Moles are present at birth in about 1 in 100 people.  They are called congenital nevi.  These moles may be more likely to develop a melanoma than moles which appear after birth,

Moles known as dysplastic nevi or atypical moles are larger than average (usually larger than a pencil eraser) and irregular in shape.  They tend to have uneven color with dark brown centers and a lighter, sometimes reddish, uneven border or black dots at the edge.  These moles often run in families.

People with dysplastic nevi may have a greater chance of developing malignant melanoma and should be seen regularly by a dermatologist to check for any changes that might indicate skin cancer.  They should also learn to do regular self-examinations, looking for changes in the color, size or shape of their moles, or the appearance of new moles.  Sunscreen and protective clothing should be used to shield moles from sun exposure.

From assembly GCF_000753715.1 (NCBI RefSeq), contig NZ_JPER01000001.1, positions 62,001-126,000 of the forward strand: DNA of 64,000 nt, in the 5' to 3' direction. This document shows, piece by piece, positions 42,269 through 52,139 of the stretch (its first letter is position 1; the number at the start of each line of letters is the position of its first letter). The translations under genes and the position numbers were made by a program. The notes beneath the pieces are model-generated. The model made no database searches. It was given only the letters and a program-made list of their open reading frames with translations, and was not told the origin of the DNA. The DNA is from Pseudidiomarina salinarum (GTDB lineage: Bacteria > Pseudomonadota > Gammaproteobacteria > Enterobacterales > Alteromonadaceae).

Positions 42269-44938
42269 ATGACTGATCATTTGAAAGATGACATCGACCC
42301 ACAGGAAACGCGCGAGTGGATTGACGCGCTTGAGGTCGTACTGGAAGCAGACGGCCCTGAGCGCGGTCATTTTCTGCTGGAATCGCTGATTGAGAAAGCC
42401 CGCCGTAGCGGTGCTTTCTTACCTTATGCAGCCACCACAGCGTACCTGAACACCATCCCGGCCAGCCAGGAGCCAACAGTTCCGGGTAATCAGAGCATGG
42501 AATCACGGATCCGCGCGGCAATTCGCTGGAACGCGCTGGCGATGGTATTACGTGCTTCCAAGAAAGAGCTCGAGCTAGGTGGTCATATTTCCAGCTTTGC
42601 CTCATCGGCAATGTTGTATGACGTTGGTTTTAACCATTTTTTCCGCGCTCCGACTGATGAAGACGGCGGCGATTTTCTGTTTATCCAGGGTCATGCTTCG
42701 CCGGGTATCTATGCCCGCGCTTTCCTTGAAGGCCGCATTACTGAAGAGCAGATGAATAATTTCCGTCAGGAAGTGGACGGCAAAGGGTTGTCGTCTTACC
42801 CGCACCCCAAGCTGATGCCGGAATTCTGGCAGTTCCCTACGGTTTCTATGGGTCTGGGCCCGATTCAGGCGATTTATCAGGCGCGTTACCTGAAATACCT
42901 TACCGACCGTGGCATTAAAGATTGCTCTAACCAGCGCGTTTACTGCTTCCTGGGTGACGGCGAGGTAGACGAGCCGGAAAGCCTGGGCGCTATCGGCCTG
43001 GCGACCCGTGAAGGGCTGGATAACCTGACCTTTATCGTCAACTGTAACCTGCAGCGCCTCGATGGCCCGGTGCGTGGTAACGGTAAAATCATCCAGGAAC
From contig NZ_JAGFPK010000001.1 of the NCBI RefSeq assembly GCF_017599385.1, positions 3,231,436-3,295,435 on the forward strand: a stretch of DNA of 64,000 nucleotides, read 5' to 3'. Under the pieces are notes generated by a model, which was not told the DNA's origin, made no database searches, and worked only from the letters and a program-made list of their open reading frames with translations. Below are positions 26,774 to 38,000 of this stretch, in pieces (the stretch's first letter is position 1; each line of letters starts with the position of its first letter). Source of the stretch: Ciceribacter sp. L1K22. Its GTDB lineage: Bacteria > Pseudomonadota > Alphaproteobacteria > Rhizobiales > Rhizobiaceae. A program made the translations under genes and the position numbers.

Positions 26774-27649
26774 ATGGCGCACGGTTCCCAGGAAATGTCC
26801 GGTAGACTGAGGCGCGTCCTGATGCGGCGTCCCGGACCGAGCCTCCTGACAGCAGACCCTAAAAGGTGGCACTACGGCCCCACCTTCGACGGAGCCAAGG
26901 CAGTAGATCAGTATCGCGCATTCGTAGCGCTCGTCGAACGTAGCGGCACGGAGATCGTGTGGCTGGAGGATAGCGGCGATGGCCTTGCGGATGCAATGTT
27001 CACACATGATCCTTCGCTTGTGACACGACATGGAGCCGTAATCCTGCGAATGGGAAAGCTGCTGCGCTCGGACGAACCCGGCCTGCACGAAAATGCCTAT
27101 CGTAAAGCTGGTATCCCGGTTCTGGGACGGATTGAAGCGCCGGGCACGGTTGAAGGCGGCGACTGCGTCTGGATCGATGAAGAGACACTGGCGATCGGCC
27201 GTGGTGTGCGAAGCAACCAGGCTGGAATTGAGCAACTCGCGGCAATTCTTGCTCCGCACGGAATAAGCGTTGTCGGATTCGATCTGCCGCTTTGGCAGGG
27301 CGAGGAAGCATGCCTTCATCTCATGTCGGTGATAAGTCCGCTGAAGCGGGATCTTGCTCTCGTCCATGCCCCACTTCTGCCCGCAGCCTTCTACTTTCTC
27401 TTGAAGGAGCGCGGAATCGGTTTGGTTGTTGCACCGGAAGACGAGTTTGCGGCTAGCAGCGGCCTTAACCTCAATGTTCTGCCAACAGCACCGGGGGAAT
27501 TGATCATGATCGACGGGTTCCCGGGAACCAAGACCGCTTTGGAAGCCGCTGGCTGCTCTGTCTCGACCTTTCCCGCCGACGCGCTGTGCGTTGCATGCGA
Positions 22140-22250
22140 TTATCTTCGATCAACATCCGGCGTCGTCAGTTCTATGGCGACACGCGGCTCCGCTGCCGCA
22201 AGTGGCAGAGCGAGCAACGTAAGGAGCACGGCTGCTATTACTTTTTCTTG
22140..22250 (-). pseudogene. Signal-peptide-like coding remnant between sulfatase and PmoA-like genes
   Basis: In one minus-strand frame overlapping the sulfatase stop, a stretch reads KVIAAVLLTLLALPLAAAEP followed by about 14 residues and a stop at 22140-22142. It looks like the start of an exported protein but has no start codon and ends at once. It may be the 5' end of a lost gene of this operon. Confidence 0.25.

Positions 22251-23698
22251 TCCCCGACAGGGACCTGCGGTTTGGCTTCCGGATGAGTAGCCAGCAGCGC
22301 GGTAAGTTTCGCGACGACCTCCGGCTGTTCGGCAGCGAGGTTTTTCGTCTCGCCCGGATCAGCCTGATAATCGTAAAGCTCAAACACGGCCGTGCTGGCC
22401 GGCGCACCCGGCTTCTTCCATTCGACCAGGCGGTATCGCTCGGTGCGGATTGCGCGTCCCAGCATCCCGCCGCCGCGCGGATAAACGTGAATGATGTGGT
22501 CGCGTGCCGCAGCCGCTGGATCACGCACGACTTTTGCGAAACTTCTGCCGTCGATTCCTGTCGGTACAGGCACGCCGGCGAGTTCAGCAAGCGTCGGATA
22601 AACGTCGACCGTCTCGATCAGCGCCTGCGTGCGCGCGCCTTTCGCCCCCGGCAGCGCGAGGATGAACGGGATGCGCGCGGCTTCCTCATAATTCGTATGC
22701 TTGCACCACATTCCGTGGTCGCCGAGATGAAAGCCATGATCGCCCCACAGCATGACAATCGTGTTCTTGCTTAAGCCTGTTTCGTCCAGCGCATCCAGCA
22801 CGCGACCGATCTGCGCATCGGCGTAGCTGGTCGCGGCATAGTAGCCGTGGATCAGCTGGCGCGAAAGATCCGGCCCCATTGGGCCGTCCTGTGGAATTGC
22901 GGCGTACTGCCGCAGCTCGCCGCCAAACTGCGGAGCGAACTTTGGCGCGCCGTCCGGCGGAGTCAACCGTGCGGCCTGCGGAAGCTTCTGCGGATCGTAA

Recognizing the early warning signs of malignant melanoma is important. Remember the ABCD’s of melanoma when examining your moles.

A stands for ASYMMETRY; one half of the mole does not match the other half.

B stands for BORDER;the border or edges of the mole are ragged, blurred, or irregular,

C stands for COLOR; the color of the mole is not the same throughout or it has shades of tan, brown, black, red, white, or blue.

D stands for DIAMETER; while melanomas are usually greater than 6mm (about the size of a pencil eraser), they can be smaller.  They can also change, bleed, or itch.

If a mole displays any of these signs, it should be checked promptly by a dermatologist.  It is important to remember that not all moles look alike.  Moles may be skin colored or pink, light tan to brown, and even blue to black.  They may be round or oval,. or their shape maybe slightly irregular.  They may be· flat or raised, large or small, with .or without hairs, mottled or evenly colored. If the appearance of a mole worries you or if it changes suddenly in any way, you should consult a dermatologist,